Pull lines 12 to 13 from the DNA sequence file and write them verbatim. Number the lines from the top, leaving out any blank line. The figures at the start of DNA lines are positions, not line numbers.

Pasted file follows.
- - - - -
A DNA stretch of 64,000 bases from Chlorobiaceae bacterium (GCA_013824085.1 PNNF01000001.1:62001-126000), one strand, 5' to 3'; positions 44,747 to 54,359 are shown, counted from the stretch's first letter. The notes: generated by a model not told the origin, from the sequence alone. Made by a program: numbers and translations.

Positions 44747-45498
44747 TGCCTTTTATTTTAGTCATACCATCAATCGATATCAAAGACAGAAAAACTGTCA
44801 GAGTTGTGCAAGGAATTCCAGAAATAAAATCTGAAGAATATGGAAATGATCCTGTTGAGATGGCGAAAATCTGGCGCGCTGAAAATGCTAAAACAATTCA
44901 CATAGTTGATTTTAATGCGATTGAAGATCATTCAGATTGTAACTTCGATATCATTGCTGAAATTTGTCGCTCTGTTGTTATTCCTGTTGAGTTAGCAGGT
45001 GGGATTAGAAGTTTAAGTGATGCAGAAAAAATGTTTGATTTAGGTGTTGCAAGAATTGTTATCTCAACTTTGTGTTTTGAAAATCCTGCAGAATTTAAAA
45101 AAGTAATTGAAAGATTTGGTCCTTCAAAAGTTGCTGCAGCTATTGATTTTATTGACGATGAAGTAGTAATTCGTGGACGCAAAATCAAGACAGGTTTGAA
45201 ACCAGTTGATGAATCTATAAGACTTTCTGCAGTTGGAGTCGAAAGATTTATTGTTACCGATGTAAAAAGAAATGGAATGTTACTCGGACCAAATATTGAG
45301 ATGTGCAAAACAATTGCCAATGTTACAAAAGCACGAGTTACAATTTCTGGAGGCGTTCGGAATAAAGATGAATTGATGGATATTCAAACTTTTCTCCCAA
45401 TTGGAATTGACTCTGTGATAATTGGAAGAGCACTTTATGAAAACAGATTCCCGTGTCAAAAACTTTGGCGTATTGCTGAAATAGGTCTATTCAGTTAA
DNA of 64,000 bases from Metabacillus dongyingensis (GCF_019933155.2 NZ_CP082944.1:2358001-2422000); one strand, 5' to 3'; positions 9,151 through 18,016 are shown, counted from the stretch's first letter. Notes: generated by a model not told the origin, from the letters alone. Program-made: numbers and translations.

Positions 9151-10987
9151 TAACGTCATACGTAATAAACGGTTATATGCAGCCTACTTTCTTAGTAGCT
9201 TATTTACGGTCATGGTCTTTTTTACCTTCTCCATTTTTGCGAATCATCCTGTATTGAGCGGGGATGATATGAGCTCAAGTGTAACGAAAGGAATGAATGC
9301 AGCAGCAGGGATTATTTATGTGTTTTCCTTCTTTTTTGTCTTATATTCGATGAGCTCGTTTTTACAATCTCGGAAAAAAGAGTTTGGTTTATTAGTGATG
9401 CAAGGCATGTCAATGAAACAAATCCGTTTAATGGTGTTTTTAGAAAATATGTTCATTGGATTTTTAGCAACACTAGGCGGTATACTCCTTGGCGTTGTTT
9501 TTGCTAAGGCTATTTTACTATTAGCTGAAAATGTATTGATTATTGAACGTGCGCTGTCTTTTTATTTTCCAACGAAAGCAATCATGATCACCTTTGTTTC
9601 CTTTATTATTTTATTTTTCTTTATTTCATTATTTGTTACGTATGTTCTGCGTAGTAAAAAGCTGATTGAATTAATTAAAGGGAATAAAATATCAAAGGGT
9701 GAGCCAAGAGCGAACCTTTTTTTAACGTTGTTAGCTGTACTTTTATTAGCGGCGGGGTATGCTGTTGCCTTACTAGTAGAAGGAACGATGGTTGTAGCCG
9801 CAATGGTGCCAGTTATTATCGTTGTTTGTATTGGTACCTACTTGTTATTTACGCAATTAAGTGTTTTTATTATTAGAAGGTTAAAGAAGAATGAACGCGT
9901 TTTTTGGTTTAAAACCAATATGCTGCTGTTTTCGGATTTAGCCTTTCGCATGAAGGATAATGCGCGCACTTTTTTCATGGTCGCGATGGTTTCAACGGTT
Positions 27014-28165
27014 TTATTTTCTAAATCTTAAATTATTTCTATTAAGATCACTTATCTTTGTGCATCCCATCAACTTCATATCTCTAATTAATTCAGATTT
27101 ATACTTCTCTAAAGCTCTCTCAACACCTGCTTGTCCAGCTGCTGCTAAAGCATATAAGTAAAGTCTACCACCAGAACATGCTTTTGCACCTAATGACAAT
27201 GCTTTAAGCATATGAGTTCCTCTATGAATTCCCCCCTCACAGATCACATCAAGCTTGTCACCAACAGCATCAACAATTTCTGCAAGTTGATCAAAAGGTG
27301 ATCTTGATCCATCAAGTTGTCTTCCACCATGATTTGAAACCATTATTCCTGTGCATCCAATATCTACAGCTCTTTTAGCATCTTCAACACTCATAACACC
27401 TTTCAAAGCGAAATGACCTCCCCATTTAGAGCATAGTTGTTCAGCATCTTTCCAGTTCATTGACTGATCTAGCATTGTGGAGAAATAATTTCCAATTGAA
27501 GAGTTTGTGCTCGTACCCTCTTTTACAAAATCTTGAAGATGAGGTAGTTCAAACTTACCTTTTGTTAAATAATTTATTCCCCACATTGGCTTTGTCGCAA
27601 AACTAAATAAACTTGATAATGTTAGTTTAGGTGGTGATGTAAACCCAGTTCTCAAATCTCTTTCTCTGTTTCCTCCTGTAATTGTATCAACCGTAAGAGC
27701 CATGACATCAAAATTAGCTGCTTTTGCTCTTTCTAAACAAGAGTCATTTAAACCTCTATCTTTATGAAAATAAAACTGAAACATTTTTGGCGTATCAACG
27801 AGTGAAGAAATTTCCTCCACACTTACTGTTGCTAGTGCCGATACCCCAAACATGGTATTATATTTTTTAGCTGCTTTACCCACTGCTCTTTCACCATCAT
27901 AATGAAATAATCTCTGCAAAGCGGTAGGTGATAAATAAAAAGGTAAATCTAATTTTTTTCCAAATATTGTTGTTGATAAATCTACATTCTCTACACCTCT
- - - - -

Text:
Positions 9151-10987
9151 TAACGTCATACGTAATAAACGGTTATATGCAGCCTACTTTCTTAGTAGCT